Now that my daughter is teen-age, she is planning Sundays for us to explore the City. We went to Soho and Spring Street. She thinks that Instagram has literally created the world she lives in and was telling us how the area is all new and trendy. I hated to tell her that it was new and trendy 20-30 years ago too. One benefit of this pandemic is that stores that normally have long lines to get into such as a French bakery on the street are now easy to get into. We went to this cool place called Showfields on Bond Street in Soho which bills itself as the world’s most interesting store, and it is. They combined retailing with gallery space and they showcase new products that are not being sold in stores; they redo the store every 3 months. They have a bubbly staff and cheerful and knowledgeable greeters and it was fun. To top it off, they had a dressing room with a hidden door and inside was a slide that took you from the third floor to the second. The whole area was decorated to the hilt. Definitely put this place on your list of off-beat things to do in New York City!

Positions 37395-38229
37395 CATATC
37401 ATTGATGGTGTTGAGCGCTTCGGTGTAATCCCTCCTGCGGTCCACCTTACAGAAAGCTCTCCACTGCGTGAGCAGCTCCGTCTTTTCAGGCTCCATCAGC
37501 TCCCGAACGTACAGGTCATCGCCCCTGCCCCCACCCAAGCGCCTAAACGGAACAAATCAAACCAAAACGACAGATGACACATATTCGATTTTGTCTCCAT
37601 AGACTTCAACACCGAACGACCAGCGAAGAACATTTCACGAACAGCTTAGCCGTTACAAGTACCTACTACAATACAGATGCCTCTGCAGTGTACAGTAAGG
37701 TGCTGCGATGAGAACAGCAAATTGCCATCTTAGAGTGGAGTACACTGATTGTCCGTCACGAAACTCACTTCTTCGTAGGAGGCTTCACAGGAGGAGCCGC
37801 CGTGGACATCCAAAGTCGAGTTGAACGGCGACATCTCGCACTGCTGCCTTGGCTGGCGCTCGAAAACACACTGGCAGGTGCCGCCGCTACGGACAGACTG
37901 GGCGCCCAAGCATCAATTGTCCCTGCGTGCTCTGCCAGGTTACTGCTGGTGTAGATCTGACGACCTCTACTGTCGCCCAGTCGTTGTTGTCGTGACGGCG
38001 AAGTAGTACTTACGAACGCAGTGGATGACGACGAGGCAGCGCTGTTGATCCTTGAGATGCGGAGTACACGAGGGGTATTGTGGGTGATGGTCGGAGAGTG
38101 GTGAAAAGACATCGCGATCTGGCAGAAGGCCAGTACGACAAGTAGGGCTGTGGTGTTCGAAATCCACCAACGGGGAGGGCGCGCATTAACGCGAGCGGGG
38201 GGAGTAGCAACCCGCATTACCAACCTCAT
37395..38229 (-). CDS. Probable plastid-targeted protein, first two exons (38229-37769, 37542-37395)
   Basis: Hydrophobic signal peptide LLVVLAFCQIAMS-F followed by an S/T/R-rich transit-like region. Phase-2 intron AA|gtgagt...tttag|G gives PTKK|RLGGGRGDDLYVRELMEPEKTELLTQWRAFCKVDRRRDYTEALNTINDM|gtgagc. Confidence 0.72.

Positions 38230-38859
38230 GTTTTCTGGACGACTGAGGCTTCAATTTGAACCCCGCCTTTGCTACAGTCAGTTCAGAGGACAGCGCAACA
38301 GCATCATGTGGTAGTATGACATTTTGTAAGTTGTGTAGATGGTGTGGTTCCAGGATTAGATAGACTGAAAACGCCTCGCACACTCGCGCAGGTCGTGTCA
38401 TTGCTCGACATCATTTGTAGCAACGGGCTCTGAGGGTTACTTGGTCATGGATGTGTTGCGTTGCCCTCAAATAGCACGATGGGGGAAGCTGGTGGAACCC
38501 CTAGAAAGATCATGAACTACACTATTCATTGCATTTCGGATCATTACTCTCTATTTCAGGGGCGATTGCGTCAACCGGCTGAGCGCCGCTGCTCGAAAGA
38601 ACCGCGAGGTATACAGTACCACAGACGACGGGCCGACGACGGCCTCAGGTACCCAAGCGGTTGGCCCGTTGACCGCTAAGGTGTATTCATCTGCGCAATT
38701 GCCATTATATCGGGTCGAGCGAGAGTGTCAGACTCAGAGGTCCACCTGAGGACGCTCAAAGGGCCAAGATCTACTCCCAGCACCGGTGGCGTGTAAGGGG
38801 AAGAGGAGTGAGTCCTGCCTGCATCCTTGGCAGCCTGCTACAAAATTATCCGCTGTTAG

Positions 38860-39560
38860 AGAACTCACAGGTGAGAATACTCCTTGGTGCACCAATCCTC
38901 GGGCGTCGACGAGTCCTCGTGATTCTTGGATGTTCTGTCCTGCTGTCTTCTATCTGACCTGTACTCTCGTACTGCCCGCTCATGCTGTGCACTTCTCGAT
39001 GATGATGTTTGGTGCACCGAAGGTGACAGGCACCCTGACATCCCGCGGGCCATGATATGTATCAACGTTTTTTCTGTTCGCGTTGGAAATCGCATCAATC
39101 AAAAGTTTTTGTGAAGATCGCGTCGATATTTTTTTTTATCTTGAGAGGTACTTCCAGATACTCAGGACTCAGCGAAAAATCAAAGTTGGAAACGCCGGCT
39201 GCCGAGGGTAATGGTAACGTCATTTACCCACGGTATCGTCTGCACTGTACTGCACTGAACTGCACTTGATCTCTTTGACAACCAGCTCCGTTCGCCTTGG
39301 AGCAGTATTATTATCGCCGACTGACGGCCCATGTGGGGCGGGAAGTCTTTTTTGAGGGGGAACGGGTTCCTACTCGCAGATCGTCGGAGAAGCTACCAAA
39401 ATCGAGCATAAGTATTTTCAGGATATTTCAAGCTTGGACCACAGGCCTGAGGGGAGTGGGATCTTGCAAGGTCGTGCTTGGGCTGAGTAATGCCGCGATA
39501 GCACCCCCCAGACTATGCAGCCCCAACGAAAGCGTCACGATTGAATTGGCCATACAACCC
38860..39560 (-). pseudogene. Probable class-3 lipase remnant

I got a Christmas card from the one person outside my family who appreciates me, my travel agent. The card says “and when this is all over, Oh, the Places You’ll Go!…” For now, we just went to South Florida for the Christmas-New Years break, because that’s about the only warm place you can go without a covid test or a quarantine. We stayed in 3 different areas of South Florida including Fort Lauderdale Beach, the Brickell area of Miami, and then in Miami Beach where my parents live. There has been tremendous regeneration in Brickell and it is a really cool and vibrant scene. Fort Lauderdale has also grown over the years and has some beautiful areas. We took a walking tour around Little Havana, a district in a city I lived for much of my life but never visited. The tour was great and I recommend it! We also saw the alligators and took an airboat around the Everglades as well as the Jungle Queen, this sightseeing boat in the photo, to see mansions along the water in Fort Lauderdale. The Conrad by Hilton in Fort Lauderdale and the Four Seasons in Miami (Brickell area) are good choices, and the food at the Ritz Carlton in Fort Lauderdale is excellent for both breakfast and dinner. Either due to the pandemic or to the way Florida is, you can’t find a newspaper anywhere in print unless you get home delivery. I could hardly find any New York Times or Wall Street Journals to buy during our 10 day visit. Airplanes are no longer blocking middle seats so you have to buy them if you want them for yourself. And in the “Covid-as-an-excuse to cut costs” department, the Grand Beach hotel in Miami Beach wasn’t offering house-keeping so you can imagine how our room smelled by the third day. They didn’t even answer the phone to refresh towels or respond if you went to the lobby to complain. I guess I was lucky; when I was at the front desk complaining, the guy next to me said to the manager that he had gone 8 days without any room service. People are flocking to Florida to be free from restrictions (that means the holy moly traffic is back) and some hotels are taking advantage by raising rates and going to 100% occupancy except not providing service for anything near 100%; give the Four Seasons credit; they only sold 50-60% of their rooms so that they could do it right for their guests and they are being scrupulous about providing a pleasant but safe environment.